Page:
Parenting your children with relational attunement and conscientiousness.
There is certainly no instruction booklet on how to help our children foster positive relationships. The way we first learn to socialize is through modeling our parent’s behavior, by process of elimination, and through on the job training when we are thrust into our social worlds in school and other places we socialize. As we know, sometimes these may not be the most reliable and most constructive lessons. There are evidenced based tips for parents so they play an active non-overbearing role in guiding children socially.
From my own experience and through the lens of my patients, I see the long-term negative effects that fractured relationships, especially during childhood, has on self-confidence and overall happiness. It impacts on the way we view ourselves, others, and relationships in general.
These are 8 valuable lessons:
1. Lead by your values, not by someone else’s behavior – We are prompted and taught to react and interact based on someone else’s behavior. If someone is mean, “act mean back” becomes our motto. Experiencing ourselves as mean and “feeling” mean does not benefit ourselves or the other person. Rather than being reactive, think about “who you want to be” and “who your best self is.” If your core value is kindness, valuing others, etc. then be thoughtful always, irrespective of another person’s behavior. There is a lot of shame and regret that inevitably lingers when you are not acting from your values and from a place of integrity.
2. Do not treat people the way you would like to be treated but rather how they want and need to be treated – We approach people in the way we know and is familiar to us. If someone is disappointed, we approach them in the way we like people to approach us. How would we know otherwise? Always ask others what they need; there is no way for you to otherwise know because each person is uniquely different.
3. Speak back to the mind when it evokes insecurity – Our mind is always trying to protect us, intrinsic in that is it being relentless at times. It sometimes provides more protecting than we need and could often provoke self-doubt, insecurity and worry. It could say things like “no one will like me” or “everyone is smarter than me.” We need to challenge these broad generalizations and negativity and act from a place of who we want to be. The only way to test out its validity is to purposefully lean into the challenge and then work from a more realistic place. “Some people are having negative reactions to me” is workable, whereas “no one will like me” is not.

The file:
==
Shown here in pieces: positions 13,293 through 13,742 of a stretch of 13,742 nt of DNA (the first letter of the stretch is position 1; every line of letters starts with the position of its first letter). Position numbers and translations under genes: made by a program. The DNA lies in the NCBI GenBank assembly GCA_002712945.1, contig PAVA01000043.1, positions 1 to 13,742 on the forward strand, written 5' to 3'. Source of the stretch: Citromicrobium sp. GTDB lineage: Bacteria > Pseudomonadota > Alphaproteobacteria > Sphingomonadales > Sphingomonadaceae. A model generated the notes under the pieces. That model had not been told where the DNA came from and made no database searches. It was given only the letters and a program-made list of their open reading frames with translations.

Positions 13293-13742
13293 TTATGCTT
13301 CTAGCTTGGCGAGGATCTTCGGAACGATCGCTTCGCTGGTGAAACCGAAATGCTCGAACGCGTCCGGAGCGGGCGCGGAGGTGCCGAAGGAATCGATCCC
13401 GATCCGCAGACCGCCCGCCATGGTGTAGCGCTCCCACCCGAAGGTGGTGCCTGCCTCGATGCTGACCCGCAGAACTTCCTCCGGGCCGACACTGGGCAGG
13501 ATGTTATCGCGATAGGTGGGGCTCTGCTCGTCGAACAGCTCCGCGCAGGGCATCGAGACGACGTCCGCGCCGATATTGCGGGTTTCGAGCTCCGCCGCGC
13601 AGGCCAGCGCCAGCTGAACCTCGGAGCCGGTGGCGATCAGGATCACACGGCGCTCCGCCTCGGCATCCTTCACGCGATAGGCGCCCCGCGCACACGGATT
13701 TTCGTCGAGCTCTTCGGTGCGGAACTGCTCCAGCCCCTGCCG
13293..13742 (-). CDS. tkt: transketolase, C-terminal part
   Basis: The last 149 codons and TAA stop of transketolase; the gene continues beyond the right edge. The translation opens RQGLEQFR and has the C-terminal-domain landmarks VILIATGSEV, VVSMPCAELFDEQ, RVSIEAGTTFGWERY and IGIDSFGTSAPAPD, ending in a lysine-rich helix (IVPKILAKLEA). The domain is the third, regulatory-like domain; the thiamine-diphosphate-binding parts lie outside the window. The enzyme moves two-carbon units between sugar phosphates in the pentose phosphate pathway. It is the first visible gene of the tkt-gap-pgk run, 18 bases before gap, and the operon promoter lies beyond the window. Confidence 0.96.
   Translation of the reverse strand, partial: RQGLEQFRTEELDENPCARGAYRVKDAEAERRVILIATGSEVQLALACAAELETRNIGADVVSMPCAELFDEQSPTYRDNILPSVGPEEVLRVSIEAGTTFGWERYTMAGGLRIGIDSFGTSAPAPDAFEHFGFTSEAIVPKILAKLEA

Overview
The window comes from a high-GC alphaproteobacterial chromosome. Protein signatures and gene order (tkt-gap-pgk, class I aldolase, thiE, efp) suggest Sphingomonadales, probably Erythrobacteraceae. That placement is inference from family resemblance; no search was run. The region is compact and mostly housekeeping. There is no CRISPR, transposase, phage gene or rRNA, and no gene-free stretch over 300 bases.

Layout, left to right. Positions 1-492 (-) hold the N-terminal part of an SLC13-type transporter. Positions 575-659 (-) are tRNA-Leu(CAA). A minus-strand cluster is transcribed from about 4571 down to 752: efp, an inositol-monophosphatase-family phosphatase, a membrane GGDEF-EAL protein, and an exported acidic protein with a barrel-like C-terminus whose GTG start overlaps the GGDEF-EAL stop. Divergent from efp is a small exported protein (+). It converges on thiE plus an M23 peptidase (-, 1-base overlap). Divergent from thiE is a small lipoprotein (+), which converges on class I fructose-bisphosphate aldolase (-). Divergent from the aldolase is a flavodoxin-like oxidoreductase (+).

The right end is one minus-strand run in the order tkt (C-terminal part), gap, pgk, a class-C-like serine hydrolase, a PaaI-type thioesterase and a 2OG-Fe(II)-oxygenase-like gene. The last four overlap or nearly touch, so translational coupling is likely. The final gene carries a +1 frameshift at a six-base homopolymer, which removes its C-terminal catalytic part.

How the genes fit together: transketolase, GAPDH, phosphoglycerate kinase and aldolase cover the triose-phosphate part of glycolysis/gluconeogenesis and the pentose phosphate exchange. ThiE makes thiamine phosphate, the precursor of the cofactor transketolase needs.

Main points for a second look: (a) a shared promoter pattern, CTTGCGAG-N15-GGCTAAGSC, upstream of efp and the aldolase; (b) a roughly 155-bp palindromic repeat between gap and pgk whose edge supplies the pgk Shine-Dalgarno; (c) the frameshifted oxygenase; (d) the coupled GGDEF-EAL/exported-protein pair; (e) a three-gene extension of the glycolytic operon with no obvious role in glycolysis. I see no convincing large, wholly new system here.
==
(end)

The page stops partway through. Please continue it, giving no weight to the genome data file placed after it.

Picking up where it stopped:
4. Gaining confidence is an inside job – It is our job, not the job of others to build our confidence, self-belief, and self-love. The better we feel about ourselves, the better “self” we will be in our relationships and those are the people we will attract and place ourselves in relationships with. We need to think about whether we are putting in the time getting to know ourselves and better understand the way in which we think and feel and are also making strong concerted efforts to enhance ourselves within our limitations. Acknowledgment and validation are a personal practice and is critical to take note of on a daily basis.
5. When you have a strong reaction, take a pause – We all have strong reactions to others because it pushes our buttons and says something personal about us. It is important to take a pause so it gives us the time to process how it felt, what it evoked in us, and how we are prompted to react. Think through that and then go back to #1 on the list.
6. Approach relationships with curiosity and openness – We approach relationships with our entire selves, including our judgments and expectations. Always approach situations by asking yourself, “How else can I see this?” Think of yourself as a researcher, trying to better understand human behavior and make it a point to reserve judgments and expectations. Approaching with curiosity will allow for less defensiveness, more empathy and room for shifting preconceived ideas and notions about our beliefs.
7. Teach people how to treat you – People are not expected to know what you want and need even though we wish they did. We desire it so much, that we often get disappointed when they don’t know it automatically. Other people are not us, so they can’t possibly understand. We need to let them know and ask for what we need and set appropriate boundaries with others, so they get to understand our needs better.
8. Relationships evolve like people do – We, as human beings, and the relationships we engage in are forever growing, changing, and are in a state of flux. Given this, we need to understand that our needs and preferences will change over time in sync with our development. Acceptance encompasses that our friends and overall relationships may change over time and what we need from them will change too. We may become selective, develop preferences, and need to ask for what we need in our relationships. This is all expected and part of our natural development.
We may not have an instruction manual on raising our children, but we can be conduits in helping them to form positive satisfying relationships. Besides modeling the behavior for them, which is an essential part of parenting, we can teach them valuable lessons to fortify healthy relationships.
Blog as published in Psychology Today.